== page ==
• COVID-19 numbers: Despite the pandemic having been discussed ad nauseam, we cannot ignore the lasting damage that it caused. Staff shortages coincided with spikes in COVID cases, especially when a new variant was discovered. For instance, when the Omicron variant gained traction, case numbers and hospitalizations set new records, which further stressed staff and led to more resignations. While in the post-COVID era these numbers have stabilized, the impact is still felt and the industry hasn't fully recovered.
  • Turnover contagion: Even if just one or two employees resign, their peers will have to fill in the gaps and take on their duties. This, in turn, increases the chances that they will burn out quicker and resign, creating a sort of domino effect. This phenomenon, recently coined 'turnover contagion', has been particularly prevalent as of late.

To mitigate these pain points, HWL vendor management service model helps healthcare organizations access the reliable talent they need at competitive, yet affordable, rates. Through contract management, interview and screening services, onboarding, and more, HWL will help you each step of the way.

3. Patient Safety and Quality of Care

Patient safety and quality of care are always some of the top priorities for healthcare leadership. In an effort to retain positive patient outcomes while minimizing the impact of staffing shortages, many systems have turned to digitizing at-home care. And while this certainly has benefits, it also has some hefty up-front costs. Many organizations have found a convenient model of care that includes remote/digital capabilities to have significant investment. Infrastructural investments continue to eat up overhead costs in the short-term. PwC estimates that dozens of health systems have invested over $2.5 billion in remote monitoring alongside another $1 billion in digital and cybersecurity infrastructure upgrades. While certainly a smart move for the future, it's important to recognize the upfront costs these innovations carry.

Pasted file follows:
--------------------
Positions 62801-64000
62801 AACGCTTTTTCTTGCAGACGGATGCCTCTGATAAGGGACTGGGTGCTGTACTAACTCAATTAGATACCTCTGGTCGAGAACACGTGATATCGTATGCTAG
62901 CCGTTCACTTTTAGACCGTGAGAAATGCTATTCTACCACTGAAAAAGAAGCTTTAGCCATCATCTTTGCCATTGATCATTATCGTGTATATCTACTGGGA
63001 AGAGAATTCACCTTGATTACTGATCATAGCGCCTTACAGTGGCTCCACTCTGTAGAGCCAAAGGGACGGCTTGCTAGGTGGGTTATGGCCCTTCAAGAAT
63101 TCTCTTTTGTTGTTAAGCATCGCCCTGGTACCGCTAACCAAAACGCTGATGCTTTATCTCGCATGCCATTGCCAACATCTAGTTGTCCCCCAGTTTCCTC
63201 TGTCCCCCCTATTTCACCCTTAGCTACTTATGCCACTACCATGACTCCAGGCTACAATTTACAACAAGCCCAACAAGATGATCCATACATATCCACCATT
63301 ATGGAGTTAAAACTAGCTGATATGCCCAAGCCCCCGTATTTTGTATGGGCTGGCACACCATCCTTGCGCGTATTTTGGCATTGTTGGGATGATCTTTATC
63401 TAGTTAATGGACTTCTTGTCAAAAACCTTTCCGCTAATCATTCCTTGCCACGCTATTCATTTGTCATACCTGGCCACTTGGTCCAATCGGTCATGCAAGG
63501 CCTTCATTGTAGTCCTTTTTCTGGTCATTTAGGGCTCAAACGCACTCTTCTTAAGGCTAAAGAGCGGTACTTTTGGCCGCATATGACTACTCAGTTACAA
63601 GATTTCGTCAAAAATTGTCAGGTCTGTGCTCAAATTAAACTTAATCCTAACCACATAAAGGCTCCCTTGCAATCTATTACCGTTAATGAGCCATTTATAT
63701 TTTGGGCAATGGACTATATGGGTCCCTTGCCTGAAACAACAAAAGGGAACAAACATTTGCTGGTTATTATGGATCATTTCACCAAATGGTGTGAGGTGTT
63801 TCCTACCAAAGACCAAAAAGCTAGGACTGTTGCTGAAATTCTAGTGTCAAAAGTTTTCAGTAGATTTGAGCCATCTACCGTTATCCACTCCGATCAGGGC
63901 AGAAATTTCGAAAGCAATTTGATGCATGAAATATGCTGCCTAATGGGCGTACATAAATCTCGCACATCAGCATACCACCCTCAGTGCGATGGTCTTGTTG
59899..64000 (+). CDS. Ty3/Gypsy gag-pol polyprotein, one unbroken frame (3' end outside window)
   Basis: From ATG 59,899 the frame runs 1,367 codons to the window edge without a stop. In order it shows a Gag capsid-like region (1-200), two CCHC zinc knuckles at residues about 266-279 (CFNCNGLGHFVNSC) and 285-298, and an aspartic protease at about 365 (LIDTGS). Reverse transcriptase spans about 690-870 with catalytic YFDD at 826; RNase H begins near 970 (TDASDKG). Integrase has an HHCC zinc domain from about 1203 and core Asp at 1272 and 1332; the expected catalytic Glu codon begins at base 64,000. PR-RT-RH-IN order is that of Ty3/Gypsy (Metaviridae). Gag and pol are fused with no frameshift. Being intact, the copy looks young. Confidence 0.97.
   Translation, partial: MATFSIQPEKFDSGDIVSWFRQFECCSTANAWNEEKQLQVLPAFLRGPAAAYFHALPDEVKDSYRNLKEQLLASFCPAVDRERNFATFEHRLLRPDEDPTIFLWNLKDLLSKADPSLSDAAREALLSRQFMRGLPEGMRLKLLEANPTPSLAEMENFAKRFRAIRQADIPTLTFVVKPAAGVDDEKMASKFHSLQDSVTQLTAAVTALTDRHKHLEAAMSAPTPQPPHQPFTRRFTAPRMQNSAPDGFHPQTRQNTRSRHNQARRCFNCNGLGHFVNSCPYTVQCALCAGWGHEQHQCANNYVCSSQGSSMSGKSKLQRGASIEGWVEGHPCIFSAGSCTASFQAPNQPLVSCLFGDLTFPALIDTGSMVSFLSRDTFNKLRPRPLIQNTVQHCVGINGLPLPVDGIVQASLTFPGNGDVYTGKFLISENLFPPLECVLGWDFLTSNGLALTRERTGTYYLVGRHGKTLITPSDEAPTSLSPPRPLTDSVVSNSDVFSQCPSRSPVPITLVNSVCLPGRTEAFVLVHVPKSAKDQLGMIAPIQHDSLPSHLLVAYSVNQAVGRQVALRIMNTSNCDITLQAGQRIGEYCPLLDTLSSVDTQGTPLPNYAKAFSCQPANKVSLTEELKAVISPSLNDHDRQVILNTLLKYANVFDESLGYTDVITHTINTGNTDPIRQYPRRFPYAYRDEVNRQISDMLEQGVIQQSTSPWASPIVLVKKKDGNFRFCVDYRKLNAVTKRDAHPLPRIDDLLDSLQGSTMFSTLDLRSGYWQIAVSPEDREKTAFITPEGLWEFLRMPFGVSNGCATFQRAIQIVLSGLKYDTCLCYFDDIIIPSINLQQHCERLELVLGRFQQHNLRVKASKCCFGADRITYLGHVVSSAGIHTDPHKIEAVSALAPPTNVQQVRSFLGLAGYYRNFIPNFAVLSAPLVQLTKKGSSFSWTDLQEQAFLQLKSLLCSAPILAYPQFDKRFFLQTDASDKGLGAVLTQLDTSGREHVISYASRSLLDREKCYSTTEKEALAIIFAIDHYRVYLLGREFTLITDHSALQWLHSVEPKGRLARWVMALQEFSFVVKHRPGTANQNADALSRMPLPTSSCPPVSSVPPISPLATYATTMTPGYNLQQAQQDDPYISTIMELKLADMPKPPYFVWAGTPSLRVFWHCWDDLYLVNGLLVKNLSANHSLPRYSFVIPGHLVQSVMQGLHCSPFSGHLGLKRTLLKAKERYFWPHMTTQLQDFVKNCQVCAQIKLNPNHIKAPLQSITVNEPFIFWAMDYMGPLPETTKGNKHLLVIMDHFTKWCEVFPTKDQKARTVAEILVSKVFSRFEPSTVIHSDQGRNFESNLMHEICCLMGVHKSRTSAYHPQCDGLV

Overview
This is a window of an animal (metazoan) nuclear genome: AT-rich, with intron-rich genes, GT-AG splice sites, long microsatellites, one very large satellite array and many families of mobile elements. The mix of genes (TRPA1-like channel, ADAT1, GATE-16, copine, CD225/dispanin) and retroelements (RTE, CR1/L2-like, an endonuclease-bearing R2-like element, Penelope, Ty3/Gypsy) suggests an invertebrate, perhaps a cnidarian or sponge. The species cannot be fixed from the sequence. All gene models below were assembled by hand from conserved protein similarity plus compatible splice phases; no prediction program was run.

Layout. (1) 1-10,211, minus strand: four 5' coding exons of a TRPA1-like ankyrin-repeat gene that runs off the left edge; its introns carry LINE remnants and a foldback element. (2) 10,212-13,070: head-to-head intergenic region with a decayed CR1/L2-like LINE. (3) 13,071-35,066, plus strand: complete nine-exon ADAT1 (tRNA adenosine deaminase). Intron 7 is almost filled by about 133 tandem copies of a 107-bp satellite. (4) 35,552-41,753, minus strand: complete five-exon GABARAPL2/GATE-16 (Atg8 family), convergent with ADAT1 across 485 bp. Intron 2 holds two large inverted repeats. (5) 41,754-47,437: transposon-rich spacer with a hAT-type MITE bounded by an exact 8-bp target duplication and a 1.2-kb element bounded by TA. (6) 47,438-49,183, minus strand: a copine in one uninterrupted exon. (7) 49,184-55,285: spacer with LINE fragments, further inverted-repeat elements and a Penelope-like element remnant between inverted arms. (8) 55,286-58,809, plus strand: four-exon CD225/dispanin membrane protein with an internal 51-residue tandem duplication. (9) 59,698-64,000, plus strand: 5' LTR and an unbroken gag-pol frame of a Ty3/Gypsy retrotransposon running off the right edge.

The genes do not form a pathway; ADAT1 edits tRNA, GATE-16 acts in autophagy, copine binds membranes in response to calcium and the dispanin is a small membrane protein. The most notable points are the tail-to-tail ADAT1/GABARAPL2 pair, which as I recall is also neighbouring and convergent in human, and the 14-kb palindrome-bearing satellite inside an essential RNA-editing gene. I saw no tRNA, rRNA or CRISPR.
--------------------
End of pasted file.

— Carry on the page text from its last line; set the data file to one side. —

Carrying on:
To combat any deficiencies in patient care or wellbeing, HWL has you covered. We offer full-service clinical interviewing and screening to determine the skills required, cultural fit, experience, etc. for the staff to be successful, as well as to ensure high-quality patient outcomes. 

From here, HWL will develop screening tools, interview candidates, and confirm the assignments. To learn more about this process, get in touch with us today.


HWL is Here to Help

HWL has helped countless healthcare organizations contain their costs and find the talent they need to succeed during difficult times. We provide a program that gives you access to the entire market and the ability to negotiate rates freely so you retain control over costs.

To learn more, get in touch today.

August 03, 2023/By Jeff Niles
Share this entry

Author: Jeff Niles

Jeff is Executive Vice President of Sales and Marketing for Healthcare Workforce Logistics and has been in healthcare contingent workforce management for over 15 years. Jeff has led sales, implementation, and client services to some of the largest and most influential healthcare providers with technology and solutions installed in over 3,000 hospitals in 50 states and the UK. Jeff is inspired to work with transformational leaders that have a vision to achieve the highest levels of efficiency, transparency, compliance, quality and cost savings. Contact Jeff at jniles@hwlmsp.com OR 630-913-6629
Find me on:
Please feel free to keep the discussion going in the comments section below.

More HWL Insights in your Inbox!